Marie Kondo and the Ruthless War on Stuff
Joy points upward, according to Marie Kondo, whose name is now a verb and whose nickname is being trademarked and whose life has become a philosophy. In April at the Japan Society in New York, she mounted a stage in an ivory dress and silver heels, made namaste hands at the audience and took her place beneath the display of a PowerPoint presentation. Now that she has sold nearly 6 million copies of “The Life-Changing Magic of Tidying Up” and has been on The New York Times best-seller list for 86 weeks and counting, she was taking the next logical step: a formal training program for her KonMari method, certifying her acolytes to bring the joy and weightlessness and upward-pointing trajectory of a clutter-free life to others. The humble hashtag that attended this event was #organizetheworld.
据近藤麻理惠(Marie Kondo)讲，愉悦是向上的力量。她的名字现在成了一个动词，她的昵称正被注册成商标，她的生活方式变成了一种哲学。今年4月，在纽约的日本协会(Japan Society)，她穿着象牙白的裙子，脚着银色高跟鞋，走上舞台，向观众做合十礼，在PPT展示屏幕下站好。她已经卖出近600万册《怦然心动的人生整理魔法》(The Life-Changing Magic of Tidying Up)，此书跻身《纽约时报》畅销书排行榜长达86周且仍然在榜，因此她开始迈出符合逻辑的下一步：为她的近藤麻里惠法(KonMari)提供正式的培训项目，确保她的追随者将整洁生活的快乐、飘逸和向上的人生轨迹带给其他人。伴随这一活动出现的低调的话题标签是#让世界变得有条理#(#organizetheworld)。
Upon entering the Japan Society, the 93 Konverts in attendance (and me) were given lanyards that contained our information: our names, where we live and an option of either the proud “Tidying Completed!” or the shameful “Tidying Not Yet Completed!” In order to be considered tidy, you must have completed the method outlined in Kondo’s book. It includes something called a “once-in-a-lifetime tidying marathon,” which means piling five categories of material possessions — clothing, books, papers, miscellaneous items and sentimental items, including photos, in that order — one at a time, surveying how much of each you have, seeing that it’s way too much and then holding each item to see if it sparks joy in your body. The ones that spark joy get to stay. The ones that don’t get a heartfelt and generous goodbye, via actual verbal communication, and are then sent on their way to their next life. This is the crux of the KonMari — that soon-to-be-trademarked nickname — and it is detailed in “The Life-Changing Magic” and her more recent book, “Spark Joy.” She is often mistaken for someone who thinks you shouldn’t own anything, but that’s wrong. Rather, she thinks you can own as much or as little as you like, as long as every possession brings you true joy.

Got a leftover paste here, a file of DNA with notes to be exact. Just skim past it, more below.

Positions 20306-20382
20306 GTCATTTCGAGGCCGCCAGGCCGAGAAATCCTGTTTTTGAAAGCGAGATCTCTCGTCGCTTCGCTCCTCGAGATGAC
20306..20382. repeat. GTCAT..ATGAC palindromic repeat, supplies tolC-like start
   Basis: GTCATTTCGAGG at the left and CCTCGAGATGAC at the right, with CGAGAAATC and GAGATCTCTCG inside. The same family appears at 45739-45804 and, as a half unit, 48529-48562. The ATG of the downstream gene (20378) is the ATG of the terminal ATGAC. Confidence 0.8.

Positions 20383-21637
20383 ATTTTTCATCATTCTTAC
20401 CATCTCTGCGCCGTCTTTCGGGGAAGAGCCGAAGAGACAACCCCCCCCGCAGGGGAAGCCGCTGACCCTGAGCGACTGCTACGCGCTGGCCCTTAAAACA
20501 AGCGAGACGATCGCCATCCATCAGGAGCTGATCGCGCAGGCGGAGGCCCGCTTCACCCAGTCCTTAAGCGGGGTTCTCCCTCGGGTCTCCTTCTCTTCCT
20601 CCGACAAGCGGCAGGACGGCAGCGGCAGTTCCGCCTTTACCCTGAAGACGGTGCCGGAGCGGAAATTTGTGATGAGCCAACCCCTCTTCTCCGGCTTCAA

Her book was published in the United States in 2014, quietly and to zero fanfare and acclaim. Kondo’s inability to speak English made promotional radio and talk-show appearances hard sells. But one day, a New York Times Home section reporter happened upon the book and wrote an article discussing her own attempt at KonMari-ing her closets; the book caught fire.